Oral Presentation Australian Diabetes Society and the Australian Diabetes Educators Association Annual Scientific Meeting 2016

The effect of exercise on visceral fat in type 2 diabetes. (#140)

Angelo Sabag 1 , Kimberley L Way 1 , Rachelle N Sultana 2 , Vivienne H Chuter 3 , Shelley E Keating 4 , Michael K Baker 2 , Nathan A Johnson 1 5
  1. Faculty of Health Sciences, University of Sydney, Lidcome, New South Wales, Australia
  2. School of Exercise Science, Australian Catholic University, Strathfield, New South Wales, Australia
  3. School of Health Sciences, University of Newcastle, Ourimbah, New South Wales, Australia
  4. School of Human Movement and Nutrition Sciences, University of Queensland, Brisbane, Queensland, Australia
  5. Charles Perkins Centre, University of Sydney, Camperdown, New South Wales, Australia

Introduction: It is widely acknowledged that obesity increases cardiovascular and metabolic morbidity and mortality, and that visceral adipose tissue (VAT) is a major contributor to adverse cardiometabolic health in obesity-related type 2 diabetes. Although it is increasingly recognised that regular exercise has little effect on long-term weight loss, numerous investigations have reported a multiplicity of other benefits, including a reduction in VAT. A systematic review and meta-analysis was performed to assess the efficacy of exercise interventions on VAT area/volume in overweight and obese adults with type 2 diabetes.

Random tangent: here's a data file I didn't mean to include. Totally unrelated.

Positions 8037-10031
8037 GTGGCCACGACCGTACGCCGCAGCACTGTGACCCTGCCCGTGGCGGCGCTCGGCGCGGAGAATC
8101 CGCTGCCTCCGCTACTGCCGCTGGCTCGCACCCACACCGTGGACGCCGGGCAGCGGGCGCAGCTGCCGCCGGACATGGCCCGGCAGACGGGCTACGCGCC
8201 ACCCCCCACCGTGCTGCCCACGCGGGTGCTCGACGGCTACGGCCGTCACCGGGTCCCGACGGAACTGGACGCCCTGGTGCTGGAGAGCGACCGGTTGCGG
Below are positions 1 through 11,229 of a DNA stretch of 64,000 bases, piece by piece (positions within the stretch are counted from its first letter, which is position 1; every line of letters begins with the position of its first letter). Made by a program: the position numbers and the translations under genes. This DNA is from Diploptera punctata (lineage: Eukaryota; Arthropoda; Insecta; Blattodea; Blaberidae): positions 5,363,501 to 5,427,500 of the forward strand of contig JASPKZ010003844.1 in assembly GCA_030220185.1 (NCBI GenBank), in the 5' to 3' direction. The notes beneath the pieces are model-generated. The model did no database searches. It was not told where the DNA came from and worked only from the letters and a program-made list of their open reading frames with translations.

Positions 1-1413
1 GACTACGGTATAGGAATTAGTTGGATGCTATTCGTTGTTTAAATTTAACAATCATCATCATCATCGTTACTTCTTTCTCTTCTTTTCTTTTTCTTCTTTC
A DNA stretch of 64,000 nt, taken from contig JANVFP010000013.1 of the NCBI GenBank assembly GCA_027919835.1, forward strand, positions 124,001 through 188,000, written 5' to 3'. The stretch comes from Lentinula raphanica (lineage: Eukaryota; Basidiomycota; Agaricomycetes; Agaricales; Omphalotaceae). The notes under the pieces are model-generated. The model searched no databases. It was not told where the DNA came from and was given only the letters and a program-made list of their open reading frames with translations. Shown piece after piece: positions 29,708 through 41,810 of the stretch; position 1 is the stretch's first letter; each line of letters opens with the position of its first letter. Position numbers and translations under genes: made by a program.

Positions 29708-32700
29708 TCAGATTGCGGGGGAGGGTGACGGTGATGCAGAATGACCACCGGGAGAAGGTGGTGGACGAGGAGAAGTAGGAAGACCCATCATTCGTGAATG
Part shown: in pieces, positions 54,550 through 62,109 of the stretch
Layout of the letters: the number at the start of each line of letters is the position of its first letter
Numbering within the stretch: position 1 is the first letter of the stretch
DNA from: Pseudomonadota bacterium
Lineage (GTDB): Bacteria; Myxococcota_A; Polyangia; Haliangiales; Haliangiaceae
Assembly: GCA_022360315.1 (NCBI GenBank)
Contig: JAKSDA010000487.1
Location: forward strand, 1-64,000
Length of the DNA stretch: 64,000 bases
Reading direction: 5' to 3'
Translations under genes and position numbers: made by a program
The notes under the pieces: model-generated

Methods: Relevant databases were searched to February 2016. Inclusion criteria included randomised controlled studies in which aerobic exercise training (AEx) or progressive resistance training (PRT) was used exclusively, or in combination for a minimum period of 4 weeks. Studies were selected if computed tomography or magnetic resonance imagining were used for the quantification of VAT area/volume pre- and post-intervention.

Results: The original search included 7,588 studies, of which 15 were selected based on the eligibility criteria. After the removal of outliers, a significant pooled effect size (ES) was found for the comparison between AEx and control (-0.23, 95%CI:-0.43 to –0.03; P=0.026), but not for the comparison between PRT and control (-0.13, 95%CI:-0.37 to 0.12; P=0.307) or combination therapy and control (-0.11, 95%CI:-0.36 to 0.13 P=0.374).

Conclusion: When compared with a control intervention, AEx therapy is effective for lowering VAT. Conversely, when compared with control, PRT in isolation or in combination with AEx may not reduce VAT. These data suggest that AEx is more efficacious for reducing VAT in overweight/obese populations with type 2 diabetes. Due to the small sample size of multi-modal and resistance training interventions, further investigation is needed to determine the efficacy of these therapies for VAT benefit.